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Playing chord tones always, or...

Discussion in 'General Instruction [BG]' started by btrag, Dec 19, 2005.


  1. btrag

    btrag

    Mar 7, 2005
    Chicago
    In my band, many of the songs we play change keys, and use borrowed chords. In an effort to "play it safe" when creating basslines for these songs, can I always be assured that I am playing the right notes if I play chord tones? Is this a fail-safe method, with no exceptions?

    Evenually I should know when the song changes key, and the appropriate scales to use over chords, but in the interm, I don't want to drag the band down playing bum notes.

    Another reason is, I know all of the tones that form every chord variation, and, of course, I know how to locate these notes on the fingerboard.
     
  2. AGCurry

    AGCurry

    Jun 29, 2005
    Kansas City
    If you always play only chord tones, you will be correct but boring.

    Sixths, seconds, and sevenths are my friends.
     
  3. Howard K

    Howard K

    Feb 14, 2002
    UK
    Might be safer to say "you'd stand a greater chance of being boring", plenty of cool bassists rarely get beyond chord tones *ahem* fortunately! :)
     
  4. AGCurry

    AGCurry

    Jun 29, 2005
    Kansas City
    Well, perhaps I should have clarified. Notes which are not chord tones are extremely useful on weak beats, as they lead to chord tones and provide melody (tension and release) in your bass lines. Probably the most common example is the 6 leading to the 5. It's a shorter interval than the 3 to 5, so the tension is greater.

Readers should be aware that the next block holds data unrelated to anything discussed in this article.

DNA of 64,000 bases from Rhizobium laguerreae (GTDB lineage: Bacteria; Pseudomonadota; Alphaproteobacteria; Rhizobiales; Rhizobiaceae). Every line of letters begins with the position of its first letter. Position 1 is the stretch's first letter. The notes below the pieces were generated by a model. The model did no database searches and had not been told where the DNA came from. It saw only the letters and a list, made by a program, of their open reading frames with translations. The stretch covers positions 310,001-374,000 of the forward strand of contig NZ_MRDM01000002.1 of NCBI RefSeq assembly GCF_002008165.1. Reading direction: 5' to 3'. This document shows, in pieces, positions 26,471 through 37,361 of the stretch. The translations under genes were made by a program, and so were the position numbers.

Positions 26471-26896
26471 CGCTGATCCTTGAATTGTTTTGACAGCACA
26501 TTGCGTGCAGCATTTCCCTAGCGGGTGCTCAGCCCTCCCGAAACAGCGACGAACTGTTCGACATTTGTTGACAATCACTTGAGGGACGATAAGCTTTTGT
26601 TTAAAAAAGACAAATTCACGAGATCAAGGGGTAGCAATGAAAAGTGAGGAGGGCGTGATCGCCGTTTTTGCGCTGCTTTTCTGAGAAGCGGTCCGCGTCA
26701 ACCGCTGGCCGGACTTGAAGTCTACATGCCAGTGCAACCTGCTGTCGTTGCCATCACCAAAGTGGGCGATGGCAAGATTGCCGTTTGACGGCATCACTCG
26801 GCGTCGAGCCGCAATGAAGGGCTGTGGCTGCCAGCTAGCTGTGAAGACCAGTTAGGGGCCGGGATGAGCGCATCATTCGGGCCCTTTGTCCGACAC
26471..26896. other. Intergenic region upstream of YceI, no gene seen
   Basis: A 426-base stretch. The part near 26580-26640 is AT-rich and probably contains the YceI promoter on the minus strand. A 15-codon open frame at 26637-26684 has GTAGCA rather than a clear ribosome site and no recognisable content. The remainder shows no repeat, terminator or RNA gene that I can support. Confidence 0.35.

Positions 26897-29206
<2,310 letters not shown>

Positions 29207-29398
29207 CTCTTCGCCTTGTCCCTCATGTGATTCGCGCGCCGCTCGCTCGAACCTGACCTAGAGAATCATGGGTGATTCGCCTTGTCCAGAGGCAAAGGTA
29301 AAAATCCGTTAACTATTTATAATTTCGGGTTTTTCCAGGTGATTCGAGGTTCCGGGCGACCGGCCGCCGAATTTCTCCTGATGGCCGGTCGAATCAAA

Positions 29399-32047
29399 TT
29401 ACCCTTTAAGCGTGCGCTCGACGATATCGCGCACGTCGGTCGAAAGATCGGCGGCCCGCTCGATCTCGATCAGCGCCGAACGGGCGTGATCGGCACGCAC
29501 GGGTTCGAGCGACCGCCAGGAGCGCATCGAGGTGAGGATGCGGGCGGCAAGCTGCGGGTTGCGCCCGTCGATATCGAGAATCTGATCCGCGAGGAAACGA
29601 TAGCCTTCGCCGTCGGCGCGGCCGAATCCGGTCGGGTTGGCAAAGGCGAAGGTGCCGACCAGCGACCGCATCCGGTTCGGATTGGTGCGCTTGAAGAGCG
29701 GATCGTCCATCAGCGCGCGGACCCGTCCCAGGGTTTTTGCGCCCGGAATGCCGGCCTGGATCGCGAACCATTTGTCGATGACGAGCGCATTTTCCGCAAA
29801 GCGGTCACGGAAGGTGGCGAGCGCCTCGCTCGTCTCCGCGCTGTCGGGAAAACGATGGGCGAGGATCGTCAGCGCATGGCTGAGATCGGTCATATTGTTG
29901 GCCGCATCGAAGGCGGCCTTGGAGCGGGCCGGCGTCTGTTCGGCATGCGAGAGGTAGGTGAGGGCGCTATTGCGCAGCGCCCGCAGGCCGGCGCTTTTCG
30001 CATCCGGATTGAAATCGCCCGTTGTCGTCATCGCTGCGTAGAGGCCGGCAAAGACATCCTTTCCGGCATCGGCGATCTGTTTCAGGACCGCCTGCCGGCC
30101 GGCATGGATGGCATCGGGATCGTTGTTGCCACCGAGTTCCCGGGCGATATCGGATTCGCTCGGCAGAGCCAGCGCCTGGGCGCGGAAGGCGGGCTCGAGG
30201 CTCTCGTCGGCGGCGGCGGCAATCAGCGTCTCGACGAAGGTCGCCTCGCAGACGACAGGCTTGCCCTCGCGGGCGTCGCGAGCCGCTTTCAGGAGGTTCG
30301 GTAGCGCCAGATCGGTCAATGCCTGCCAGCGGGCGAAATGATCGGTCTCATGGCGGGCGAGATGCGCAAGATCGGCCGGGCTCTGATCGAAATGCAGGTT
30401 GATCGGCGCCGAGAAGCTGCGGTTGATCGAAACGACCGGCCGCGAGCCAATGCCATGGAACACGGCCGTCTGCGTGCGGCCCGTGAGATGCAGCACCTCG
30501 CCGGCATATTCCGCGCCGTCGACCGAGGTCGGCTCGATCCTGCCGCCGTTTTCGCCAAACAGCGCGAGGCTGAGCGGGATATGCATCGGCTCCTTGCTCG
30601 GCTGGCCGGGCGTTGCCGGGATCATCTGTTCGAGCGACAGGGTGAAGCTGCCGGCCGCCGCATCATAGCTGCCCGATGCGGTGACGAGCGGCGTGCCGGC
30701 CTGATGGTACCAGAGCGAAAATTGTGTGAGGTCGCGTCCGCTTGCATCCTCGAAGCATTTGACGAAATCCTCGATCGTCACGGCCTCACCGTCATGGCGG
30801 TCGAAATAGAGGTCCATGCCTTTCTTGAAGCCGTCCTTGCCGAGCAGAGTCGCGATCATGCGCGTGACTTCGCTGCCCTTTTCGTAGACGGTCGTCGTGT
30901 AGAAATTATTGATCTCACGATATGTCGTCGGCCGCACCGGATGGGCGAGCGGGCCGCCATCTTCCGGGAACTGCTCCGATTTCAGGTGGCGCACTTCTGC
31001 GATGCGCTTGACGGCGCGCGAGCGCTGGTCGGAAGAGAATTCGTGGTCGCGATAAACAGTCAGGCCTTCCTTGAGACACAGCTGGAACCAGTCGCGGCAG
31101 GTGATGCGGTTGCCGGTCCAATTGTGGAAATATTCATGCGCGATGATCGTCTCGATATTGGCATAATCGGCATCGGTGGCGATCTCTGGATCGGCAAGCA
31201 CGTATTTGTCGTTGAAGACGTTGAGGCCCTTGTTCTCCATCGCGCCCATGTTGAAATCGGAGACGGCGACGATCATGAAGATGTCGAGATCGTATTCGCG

5. Howard K

    Howard K

    Feb 14, 2002
    UK
    and your point is?
     
  6. btrag

    btrag

    Mar 7, 2005
    Chicago
    He plays a lot of diminished and 7th chords, so, even if I'm only playing chord tones, I'm still playing 7ths and flatted fifths. So, this wouldn't be boring per-se.

    How about borrowed chords?---Will playing chord tones *ALWAYS* be musically correct?
     
  7. AGCurry

    AGCurry

    Jun 29, 2005
    Kansas City
    I thought it was fairly obvious. Notes which are not in the chord have their places.
     
  8. Snarf

    Snarf

    Jan 23, 2005
    New York, NY
    I would try to stay away from a major 7th, since that can clash with the root. Staying away from 5ths in dominant chords with b9 or b13 is a good idea too. That's all I can really think of at the moment.

    An important thing for us to know, though: what style of music is this?
     
  9. BassChuck

    BassChuck

    Nov 15, 2005
    Cincinnati
    Well, Dizzy said that you can "play any note against any chord, as long as you do it fast enough". And so it is.

    However, if you want to keep a bass gig, best to keep to chord tones at least on the strong beats in a measure. Roots are always a smart choice for the downbeat of a measure. If you play notes that are not chord tones, congratulations. BUT you (and your gig/band) are greatly served by making sure that non-chord tones are there for a reason. For instance... playing an F# under the bands F chord is a sure way to insure a musical conversation with more concerned members of the ensemble. BUT, a well placed F# between the F and G chord can make the world seem so much more smoother. And every now and then slipping in a sly Db between the G and coming home to C can be a very hip sound.... of course you could be accused of being a 'jazzer' (ah, the joys and arrows of the tri-tone subsitution).

    I have a jazz background, but now I'm enjoying a gig with an oldies R+B band. All the stuff mentioned in the previous paragraph I can get away with just fine.. no sweat. But Lord help me if I use a ii instead of a IV... and that's a Chord Tone! (kinda)

    Oh well... if it was easy, everyone would be playing music. Wouldn't that be a great world?
     
  10. btrag

    btrag

    Mar 7, 2005
    Chicago
    It is piano-driven singer/songwriter pop. Slower tempos. Think Ben Folds.
     
  11. Snarf

    Snarf

    Jan 23, 2005
    New York, NY
    Roots and fifths, occasional approach notes. But mostly roots. Anything else is just going to clash, IME.
     
  12. Howard K

    Howard K

    Feb 14, 2002
    UK
    Heh, I got your point! :) Someone else posted something that didnt appear to have any point other than "I got out of bed the wrong side this morning" after your post, then obviously deleted it.